Web Fraud 2.0


27
Jun 16

Scientology Seeks Captive Converts Via Google Maps, Drug Rehab Centers

Fake online reviews generated by unscrupulous marketers blanket the Internet these days. Although online review pollution isn’t exactly a hot-button consumer issue, there are plenty of cases in which phony reviews may endanger one’s life or well-being. This is the story about how searching for drug abuse treatment services online could cause concerned loved ones to send their addicted, vulnerable friends or family members straight into the arms of the Church of Scientology.

As explained in last year’s piece, Don’t Be Fooled by Fake Online Reviews Part II, there are countless real-world services that are primed for exploitation online by marketers engaged in false and misleading “search engine optimization” (SEO) techniques. These shady actors specialize in creating hundreds or thousands of phantom companies online, each with different generic-sounding business names, addresses and phone numbers. The phantom firms often cluster around fake listings created in Google Maps — complete with numerous five-star reviews, pictures, phone numbers and Web site links.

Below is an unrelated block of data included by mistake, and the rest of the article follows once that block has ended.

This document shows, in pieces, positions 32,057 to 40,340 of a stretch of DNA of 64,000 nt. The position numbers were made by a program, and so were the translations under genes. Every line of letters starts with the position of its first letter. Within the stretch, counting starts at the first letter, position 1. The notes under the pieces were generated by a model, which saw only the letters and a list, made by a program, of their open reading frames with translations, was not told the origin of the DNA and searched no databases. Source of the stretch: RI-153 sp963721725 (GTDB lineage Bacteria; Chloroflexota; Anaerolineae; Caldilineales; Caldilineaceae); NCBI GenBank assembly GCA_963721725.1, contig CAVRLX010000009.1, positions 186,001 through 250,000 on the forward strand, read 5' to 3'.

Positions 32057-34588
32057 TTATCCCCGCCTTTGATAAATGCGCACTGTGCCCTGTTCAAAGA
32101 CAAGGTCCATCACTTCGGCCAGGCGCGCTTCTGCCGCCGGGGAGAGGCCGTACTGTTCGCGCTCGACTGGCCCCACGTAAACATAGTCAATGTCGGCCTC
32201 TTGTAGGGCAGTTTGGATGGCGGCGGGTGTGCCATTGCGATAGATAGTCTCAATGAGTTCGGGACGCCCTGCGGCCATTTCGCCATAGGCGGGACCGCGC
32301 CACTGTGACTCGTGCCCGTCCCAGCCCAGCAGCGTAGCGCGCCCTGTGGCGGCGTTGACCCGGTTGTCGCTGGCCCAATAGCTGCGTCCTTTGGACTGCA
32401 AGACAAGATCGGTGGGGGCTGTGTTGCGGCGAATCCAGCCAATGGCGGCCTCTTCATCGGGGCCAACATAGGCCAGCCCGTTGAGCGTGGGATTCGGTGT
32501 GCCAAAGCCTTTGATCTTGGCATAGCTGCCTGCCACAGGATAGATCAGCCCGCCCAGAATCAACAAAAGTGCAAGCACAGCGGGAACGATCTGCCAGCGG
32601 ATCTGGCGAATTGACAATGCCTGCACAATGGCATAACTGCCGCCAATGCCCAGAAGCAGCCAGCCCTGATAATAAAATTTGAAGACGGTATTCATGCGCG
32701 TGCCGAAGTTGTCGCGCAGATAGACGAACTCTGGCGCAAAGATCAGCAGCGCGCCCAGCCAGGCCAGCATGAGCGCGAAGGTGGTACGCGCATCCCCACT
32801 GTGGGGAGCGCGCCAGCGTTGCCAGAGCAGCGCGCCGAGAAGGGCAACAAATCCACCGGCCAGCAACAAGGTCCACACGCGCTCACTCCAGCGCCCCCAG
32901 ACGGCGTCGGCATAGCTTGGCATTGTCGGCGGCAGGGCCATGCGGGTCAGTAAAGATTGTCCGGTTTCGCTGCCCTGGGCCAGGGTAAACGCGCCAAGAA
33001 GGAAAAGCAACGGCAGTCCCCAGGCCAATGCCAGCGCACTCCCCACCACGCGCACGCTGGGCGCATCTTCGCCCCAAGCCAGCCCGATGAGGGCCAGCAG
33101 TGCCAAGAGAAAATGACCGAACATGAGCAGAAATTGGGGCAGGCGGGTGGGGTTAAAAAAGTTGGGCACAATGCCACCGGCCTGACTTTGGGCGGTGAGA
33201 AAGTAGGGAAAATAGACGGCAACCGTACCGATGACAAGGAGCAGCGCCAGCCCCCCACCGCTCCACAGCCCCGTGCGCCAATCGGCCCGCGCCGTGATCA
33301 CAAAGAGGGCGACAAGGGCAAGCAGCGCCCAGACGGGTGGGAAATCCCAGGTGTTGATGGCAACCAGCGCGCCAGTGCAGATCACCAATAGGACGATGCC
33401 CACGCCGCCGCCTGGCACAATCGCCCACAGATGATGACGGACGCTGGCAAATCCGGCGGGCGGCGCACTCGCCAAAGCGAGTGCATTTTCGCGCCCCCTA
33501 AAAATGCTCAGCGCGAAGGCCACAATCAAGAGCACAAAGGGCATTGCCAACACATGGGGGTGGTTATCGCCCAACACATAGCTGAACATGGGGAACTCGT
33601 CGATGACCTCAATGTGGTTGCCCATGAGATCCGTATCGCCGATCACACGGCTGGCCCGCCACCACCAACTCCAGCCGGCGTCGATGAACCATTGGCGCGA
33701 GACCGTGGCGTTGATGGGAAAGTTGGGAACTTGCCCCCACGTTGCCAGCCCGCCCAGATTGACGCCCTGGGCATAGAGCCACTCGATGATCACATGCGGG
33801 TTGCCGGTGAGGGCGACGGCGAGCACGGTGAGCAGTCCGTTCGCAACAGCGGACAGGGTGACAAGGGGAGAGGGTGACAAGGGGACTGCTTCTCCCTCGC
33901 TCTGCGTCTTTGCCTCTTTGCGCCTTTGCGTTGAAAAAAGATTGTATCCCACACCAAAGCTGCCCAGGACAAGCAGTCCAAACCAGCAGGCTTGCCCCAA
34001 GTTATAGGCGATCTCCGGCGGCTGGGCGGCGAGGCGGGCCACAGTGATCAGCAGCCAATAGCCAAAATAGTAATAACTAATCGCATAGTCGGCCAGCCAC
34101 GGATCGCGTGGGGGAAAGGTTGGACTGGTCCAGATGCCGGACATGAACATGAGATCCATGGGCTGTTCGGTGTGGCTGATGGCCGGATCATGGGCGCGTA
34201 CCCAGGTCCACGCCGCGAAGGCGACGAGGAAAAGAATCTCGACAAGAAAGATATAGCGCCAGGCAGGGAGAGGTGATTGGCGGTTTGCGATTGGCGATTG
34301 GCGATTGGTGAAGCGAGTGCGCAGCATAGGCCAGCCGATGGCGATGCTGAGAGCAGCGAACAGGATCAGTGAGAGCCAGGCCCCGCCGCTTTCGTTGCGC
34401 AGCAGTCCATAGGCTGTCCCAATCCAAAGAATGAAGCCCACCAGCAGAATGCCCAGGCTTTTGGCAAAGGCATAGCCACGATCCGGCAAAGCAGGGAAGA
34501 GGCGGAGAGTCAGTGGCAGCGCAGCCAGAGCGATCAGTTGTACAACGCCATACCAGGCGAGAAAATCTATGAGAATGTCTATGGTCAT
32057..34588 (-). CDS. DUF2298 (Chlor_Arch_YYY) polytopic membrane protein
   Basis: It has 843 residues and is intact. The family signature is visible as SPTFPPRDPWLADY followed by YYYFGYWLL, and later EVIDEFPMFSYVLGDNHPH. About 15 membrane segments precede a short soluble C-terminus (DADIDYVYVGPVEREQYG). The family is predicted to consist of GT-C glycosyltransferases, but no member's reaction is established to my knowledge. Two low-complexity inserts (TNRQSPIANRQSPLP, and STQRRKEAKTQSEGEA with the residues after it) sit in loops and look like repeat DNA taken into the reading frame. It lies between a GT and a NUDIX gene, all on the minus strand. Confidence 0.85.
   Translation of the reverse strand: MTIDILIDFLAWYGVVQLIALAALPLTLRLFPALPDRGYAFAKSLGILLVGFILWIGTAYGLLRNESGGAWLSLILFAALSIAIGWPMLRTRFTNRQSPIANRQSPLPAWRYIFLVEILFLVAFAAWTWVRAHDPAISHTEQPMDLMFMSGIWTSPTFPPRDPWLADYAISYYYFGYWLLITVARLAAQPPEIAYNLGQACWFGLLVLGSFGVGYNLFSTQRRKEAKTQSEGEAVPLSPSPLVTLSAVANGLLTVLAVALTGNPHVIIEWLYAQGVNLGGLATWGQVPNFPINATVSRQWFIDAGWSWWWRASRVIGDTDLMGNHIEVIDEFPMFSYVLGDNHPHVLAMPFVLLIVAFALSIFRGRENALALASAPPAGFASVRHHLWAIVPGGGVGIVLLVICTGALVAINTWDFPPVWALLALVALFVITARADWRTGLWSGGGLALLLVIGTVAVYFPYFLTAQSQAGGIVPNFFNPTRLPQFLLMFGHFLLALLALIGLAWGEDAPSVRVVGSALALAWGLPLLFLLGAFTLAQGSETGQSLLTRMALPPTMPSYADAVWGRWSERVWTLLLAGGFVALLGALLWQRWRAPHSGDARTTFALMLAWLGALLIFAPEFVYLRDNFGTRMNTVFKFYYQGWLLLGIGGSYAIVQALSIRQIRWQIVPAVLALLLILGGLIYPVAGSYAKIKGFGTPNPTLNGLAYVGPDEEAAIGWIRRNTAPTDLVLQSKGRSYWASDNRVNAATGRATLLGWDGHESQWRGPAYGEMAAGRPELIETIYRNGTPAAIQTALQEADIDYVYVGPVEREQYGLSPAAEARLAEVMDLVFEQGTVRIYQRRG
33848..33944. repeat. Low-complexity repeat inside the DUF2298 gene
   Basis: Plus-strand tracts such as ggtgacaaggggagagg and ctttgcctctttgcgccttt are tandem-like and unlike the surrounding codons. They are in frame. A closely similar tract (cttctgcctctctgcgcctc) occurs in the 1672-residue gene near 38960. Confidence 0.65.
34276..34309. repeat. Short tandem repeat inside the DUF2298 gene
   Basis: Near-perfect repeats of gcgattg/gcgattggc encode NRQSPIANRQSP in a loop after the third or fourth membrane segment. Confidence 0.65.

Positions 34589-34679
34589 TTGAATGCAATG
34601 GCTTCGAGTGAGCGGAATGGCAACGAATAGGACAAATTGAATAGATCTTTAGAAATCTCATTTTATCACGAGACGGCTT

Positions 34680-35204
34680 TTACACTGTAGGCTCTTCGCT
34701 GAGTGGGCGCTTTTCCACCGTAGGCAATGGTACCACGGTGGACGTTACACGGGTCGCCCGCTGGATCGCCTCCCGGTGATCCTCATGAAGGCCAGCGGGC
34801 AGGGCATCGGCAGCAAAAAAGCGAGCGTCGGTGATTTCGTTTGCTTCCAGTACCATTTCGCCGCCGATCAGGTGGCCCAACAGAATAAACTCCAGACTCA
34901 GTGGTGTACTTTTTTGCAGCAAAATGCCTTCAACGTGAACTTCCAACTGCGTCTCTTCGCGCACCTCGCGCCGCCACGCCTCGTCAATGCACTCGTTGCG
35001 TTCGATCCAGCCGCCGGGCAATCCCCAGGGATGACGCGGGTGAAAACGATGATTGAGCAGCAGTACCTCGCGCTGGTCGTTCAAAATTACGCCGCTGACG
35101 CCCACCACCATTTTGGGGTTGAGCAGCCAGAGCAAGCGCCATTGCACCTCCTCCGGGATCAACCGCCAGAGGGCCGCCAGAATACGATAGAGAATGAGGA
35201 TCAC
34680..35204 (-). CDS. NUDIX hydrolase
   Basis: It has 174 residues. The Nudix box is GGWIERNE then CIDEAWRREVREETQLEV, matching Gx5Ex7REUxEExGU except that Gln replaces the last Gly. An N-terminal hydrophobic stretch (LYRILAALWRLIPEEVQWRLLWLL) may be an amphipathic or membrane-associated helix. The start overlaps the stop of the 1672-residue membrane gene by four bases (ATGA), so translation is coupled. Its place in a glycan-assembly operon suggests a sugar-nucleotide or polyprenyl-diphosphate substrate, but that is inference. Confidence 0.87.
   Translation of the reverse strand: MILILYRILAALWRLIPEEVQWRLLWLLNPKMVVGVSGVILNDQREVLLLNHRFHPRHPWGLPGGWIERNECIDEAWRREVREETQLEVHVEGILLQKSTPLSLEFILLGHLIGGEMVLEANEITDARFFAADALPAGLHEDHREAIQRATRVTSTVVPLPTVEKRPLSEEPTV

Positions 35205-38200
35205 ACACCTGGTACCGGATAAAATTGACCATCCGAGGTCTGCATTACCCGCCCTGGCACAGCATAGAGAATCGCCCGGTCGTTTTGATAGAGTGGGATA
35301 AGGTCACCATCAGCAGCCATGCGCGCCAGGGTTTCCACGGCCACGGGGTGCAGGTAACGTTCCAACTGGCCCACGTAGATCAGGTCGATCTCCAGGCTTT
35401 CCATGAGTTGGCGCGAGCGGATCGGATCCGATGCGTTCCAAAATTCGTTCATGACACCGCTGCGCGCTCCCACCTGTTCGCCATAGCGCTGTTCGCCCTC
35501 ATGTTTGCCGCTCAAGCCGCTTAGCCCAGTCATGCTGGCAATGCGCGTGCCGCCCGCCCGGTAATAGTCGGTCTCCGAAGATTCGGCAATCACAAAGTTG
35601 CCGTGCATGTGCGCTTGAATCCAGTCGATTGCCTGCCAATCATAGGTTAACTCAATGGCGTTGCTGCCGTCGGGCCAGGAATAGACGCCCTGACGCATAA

The problem is that calls to any of these phony companies are routed back to the same crooked SEO entity that created them. That marketer in turn sells the customer lead to one of several companies that have agreed in advance to buy such business leads. As a result, many consumers think they are dealing with one company when they call, yet end up being serviced by a completely unrelated firm that may not have to worry about maintaining a reputation for quality and fair customer service.

Experts say fake online reviews are most prevalent in labor-intensive services that do not require the customer to come into the company’s offices but instead come to the consumer. These services include but are not limited to locksmiths, windshield replacement services, garage door repair and replacement technicians, carpet cleaning and other services that consumers very often call for immediate service.

As it happens, the problem is widespread in the drug rehabilitation industry as well. That became apparent after I spent just a few hours with Bryan Seely, the guy who literally wrote the definitive book on fake Internet reviews.

Perhaps best known for a stunt in which he used fake Google Maps listings to intercept calls destined for the FBI and U.S. Secret Service, Seely knows a thing or two about this industry: Until 2011, he worked for an SEO firm that helped to develop and spread some of the same fake online reviews that he is now helping to clean up.

More recently, Seely has been tracking a network of hundreds of phony listings and reviews that lead inquiring customers to fewer than a half dozen drug rehab centers, including Narconon International — an organization that promotes the theories of Scientology founder L. Ron Hubbard regarding substance abuse treatment and addiction.